New Mexico's Gov. Bill Richardson, who is the newly named Secretary of Commerce in Obama's about-to-be Cabinet, is also being investigated by a federal grand jury in his home state for possibly steering state bond business from the New Mexico Financial Authority toward David Rubin, a significant campaign contributor, according to an NBC News report, among others.
Two former state officials say they've recently been questioned by a federal grand jury specifically about allegations that Richardson or aides pushed state business worth nearly $1.5 million in fees toward CDR Financial Products in 2004. The company is headquartered in Beverly Hills.
This was about the same time as CDR's founder, Rubin, donated $100,000 to two of Richardson's political action committees; mainly it appears to cover expenses of the governor and his staff at the Democratic Party's National Convention in Boston that summer.
Rubin also donated another $29,000 to Richardson's unsuccessful presidential campaign this year and last.
The probe is part of a broad national federal exploration of "pay-to-play," in which government officials reap financial or other benefits in return for state business.
Richardson has ignored reporters' questions on the federal investigation, while a spokesman says he's confident the relationship was entirely appropriate and the governor expects state employees to cooperate fully with federal investigators. A CDR spokesman also said the transactions were appropriate.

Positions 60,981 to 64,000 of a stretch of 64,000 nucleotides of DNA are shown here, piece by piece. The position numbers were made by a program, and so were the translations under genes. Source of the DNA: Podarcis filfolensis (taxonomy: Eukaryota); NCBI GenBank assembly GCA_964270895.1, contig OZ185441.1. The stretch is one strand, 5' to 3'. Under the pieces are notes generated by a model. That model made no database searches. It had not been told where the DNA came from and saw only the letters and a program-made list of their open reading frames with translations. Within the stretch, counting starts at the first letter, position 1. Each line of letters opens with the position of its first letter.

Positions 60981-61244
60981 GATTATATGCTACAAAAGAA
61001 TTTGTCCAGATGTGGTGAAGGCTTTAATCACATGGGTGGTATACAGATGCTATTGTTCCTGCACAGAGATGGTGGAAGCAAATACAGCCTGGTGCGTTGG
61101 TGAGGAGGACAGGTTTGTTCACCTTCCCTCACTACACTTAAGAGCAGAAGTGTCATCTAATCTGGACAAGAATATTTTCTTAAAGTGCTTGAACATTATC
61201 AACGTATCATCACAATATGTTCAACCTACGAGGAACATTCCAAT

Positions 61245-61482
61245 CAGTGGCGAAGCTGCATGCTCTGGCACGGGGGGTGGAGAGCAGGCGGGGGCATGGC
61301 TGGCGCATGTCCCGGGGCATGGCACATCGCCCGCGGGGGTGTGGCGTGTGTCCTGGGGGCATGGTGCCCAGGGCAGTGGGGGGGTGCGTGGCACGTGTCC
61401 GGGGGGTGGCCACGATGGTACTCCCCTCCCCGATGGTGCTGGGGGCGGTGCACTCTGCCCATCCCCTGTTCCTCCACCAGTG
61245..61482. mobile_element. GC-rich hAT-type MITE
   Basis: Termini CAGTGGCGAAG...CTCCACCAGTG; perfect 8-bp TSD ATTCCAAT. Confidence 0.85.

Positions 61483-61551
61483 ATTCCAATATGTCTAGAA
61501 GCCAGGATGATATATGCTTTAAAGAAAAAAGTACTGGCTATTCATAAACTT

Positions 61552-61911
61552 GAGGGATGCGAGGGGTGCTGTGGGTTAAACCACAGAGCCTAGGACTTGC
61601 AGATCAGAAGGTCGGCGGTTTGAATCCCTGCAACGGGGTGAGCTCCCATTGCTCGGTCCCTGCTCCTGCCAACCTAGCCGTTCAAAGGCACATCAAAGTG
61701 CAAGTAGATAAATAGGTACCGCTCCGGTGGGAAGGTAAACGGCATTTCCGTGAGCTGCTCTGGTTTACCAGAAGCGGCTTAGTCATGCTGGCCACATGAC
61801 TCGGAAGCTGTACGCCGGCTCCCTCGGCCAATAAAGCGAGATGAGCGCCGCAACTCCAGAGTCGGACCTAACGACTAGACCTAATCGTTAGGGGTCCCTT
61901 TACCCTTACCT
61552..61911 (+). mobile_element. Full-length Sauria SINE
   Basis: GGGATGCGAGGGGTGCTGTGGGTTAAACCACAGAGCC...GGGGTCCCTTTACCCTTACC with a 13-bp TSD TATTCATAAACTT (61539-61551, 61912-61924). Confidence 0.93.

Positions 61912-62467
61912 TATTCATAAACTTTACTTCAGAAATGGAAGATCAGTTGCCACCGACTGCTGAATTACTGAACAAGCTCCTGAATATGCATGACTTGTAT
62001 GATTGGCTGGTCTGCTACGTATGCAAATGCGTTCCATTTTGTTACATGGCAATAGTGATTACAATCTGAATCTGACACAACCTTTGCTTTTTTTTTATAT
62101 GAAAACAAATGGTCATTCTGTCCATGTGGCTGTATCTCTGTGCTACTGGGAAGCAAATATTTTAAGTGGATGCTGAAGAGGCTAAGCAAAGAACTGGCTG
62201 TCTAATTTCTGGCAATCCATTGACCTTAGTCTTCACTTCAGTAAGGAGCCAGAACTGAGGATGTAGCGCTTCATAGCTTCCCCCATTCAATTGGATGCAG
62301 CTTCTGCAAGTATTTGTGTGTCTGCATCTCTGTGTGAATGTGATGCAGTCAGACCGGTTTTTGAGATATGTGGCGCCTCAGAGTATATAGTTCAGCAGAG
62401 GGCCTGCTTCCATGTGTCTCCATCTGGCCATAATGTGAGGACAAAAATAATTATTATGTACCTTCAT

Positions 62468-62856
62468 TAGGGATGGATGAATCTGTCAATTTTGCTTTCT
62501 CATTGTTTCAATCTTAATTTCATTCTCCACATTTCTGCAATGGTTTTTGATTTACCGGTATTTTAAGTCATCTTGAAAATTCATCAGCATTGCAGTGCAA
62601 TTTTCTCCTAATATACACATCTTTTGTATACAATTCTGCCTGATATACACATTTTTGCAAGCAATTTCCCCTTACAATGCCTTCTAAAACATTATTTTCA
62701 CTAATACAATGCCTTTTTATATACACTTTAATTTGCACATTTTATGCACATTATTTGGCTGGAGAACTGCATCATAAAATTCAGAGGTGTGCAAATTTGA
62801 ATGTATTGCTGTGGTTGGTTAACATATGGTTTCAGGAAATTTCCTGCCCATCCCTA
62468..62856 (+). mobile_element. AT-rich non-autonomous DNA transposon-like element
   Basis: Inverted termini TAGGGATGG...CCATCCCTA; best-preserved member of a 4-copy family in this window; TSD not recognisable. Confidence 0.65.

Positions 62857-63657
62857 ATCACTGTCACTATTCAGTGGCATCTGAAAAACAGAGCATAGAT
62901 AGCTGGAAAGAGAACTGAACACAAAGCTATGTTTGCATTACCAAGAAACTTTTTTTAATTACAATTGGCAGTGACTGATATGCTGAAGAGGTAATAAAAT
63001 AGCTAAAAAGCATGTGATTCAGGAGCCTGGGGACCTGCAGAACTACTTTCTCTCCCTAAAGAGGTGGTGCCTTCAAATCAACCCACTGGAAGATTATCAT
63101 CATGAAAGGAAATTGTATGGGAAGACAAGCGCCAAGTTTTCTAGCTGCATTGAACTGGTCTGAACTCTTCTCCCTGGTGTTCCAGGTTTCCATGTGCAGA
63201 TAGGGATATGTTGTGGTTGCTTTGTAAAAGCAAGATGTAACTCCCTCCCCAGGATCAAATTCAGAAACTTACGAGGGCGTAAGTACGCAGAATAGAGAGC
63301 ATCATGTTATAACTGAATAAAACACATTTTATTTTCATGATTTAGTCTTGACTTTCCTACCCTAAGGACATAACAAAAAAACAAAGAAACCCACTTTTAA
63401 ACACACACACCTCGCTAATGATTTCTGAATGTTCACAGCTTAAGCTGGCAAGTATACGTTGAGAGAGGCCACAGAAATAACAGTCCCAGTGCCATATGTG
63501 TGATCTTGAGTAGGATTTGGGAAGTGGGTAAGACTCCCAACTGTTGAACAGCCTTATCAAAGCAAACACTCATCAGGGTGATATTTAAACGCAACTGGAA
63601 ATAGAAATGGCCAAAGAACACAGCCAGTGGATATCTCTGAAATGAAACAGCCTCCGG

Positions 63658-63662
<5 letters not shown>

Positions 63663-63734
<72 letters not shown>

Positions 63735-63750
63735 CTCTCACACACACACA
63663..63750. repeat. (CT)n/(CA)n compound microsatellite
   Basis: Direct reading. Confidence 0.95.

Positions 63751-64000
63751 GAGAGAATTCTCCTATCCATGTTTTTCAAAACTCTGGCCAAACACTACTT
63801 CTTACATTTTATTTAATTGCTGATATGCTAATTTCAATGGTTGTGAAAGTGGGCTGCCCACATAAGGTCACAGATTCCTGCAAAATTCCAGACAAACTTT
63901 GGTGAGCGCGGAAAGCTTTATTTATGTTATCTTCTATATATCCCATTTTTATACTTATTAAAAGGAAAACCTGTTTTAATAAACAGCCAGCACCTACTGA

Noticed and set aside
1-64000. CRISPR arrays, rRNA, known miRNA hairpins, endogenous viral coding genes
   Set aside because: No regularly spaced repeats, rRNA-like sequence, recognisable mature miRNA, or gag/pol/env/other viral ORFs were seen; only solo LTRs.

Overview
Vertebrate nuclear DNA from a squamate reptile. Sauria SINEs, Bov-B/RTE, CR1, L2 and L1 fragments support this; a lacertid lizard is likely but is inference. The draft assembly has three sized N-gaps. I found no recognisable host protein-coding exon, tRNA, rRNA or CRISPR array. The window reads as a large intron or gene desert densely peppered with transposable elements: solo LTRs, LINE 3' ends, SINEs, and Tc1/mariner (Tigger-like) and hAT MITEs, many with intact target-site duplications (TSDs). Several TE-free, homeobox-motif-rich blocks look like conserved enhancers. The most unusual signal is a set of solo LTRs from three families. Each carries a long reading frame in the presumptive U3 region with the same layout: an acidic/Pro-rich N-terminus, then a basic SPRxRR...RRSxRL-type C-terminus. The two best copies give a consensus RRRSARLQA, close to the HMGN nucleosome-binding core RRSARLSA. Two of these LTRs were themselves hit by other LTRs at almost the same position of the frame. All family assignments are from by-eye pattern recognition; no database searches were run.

An Obama transition official has refused to comment on whether the president-elect knew of the investigation before he appointed Richardson to his new Cabinet position.
Obama has called Richardson "my great friend" and said the governor would be a key member of his administration's economic team. Richardson, the first Latino in Obama's Cabinet, described himself the same way.
On Tuesday, the Obama transition team issued a five-page report of its own involvement with Blagojevich, who's charged in a federal criminal complaint with demanding money for state aid, business and his appointment of Obama's Senate replacement.
The Obama team report completely absolved the Obama team of any wrongdoing, as the Ticket reported here. But Obama was already on vacation when the report was issued and has said he won't be talking further about the matter. The president-elect's main Blagojevich contact, new White House chief of staff Rahm Emanuel also happened to be unreachable on a vacation in Africa.
Here's the full video report below.
-- Andrew Malcolm
Photo credit: Associated Press